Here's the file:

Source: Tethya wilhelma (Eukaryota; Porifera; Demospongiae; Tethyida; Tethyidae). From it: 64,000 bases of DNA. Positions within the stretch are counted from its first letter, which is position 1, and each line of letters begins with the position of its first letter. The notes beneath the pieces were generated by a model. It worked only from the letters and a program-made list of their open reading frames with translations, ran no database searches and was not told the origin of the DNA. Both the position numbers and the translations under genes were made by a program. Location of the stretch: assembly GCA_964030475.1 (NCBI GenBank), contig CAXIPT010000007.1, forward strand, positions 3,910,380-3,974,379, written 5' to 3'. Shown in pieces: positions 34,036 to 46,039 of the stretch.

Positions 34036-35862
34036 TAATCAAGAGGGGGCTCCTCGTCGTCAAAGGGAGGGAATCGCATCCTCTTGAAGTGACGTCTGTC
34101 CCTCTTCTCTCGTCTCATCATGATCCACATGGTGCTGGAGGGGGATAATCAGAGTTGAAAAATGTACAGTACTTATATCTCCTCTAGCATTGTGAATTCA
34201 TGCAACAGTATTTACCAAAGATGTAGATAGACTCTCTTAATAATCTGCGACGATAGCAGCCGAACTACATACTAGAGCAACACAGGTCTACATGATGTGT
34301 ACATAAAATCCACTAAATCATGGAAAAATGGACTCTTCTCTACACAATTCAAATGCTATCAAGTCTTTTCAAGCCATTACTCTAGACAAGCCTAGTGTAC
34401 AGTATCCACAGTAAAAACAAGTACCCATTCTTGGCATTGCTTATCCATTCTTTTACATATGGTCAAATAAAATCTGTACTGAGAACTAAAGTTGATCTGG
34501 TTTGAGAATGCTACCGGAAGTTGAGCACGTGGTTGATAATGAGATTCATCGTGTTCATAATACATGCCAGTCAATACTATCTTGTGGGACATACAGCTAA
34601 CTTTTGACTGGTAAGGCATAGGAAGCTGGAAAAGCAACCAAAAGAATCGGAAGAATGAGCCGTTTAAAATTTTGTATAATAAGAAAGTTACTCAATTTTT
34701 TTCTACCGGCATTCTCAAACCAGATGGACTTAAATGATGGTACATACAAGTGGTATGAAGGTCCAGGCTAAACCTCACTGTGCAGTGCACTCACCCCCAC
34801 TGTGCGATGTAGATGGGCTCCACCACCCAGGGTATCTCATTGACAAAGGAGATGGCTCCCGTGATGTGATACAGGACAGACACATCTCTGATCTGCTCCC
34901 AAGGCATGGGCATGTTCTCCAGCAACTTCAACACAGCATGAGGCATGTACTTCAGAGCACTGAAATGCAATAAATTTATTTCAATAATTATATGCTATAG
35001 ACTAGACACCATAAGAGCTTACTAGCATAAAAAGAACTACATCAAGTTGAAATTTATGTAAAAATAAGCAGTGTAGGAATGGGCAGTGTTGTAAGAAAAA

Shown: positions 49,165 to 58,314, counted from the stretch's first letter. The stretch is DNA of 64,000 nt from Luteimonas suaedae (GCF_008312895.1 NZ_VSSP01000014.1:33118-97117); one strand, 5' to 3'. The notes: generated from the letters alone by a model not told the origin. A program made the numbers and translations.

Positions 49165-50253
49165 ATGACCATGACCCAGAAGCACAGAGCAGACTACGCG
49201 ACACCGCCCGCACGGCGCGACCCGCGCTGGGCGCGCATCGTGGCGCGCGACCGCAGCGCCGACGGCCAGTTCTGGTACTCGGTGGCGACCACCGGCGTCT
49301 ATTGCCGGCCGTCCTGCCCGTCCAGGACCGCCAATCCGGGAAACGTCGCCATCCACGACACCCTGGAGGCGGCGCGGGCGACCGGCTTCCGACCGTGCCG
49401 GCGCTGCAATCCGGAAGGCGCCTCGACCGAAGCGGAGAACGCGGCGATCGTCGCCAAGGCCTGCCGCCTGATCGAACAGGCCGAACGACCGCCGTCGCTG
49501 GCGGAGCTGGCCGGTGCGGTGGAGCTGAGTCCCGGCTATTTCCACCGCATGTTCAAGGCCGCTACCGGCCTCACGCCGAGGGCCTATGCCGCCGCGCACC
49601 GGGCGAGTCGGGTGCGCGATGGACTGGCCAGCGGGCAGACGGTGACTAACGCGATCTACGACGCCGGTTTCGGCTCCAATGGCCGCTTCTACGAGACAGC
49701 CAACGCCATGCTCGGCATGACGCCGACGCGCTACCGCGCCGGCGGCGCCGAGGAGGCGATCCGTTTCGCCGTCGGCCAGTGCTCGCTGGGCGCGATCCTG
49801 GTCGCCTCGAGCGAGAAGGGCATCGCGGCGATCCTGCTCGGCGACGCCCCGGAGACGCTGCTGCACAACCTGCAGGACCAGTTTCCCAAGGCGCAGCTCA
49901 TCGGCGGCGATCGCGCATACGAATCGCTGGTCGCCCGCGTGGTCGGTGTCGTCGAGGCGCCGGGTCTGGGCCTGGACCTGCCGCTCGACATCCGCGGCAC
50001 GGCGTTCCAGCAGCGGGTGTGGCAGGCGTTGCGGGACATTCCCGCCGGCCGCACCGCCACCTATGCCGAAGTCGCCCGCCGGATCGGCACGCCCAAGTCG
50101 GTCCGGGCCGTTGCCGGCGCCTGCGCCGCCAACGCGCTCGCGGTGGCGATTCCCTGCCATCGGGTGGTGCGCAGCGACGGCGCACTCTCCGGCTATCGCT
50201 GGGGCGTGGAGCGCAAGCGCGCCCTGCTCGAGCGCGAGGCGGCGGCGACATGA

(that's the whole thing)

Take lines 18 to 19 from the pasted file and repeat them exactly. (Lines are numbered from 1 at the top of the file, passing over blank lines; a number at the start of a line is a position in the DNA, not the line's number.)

49301 ATTGCCGGCCGTCCTGCCCGTCCAGGACCGCCAATCCGGGAAACGTCGCCATCCACGACACCCTGGAGGCGGCGCGGGCGACCGGCTTCCGACCGTGCCG
49401 GCGCTGCAATCCGGAAGGCGCCTCGACCGAAGCGGAGAACGCGGCGATCGTCGCCAAGGCCTGCCGCCTGATCGAACAGGCCGAACGACCGCCGTCGCTG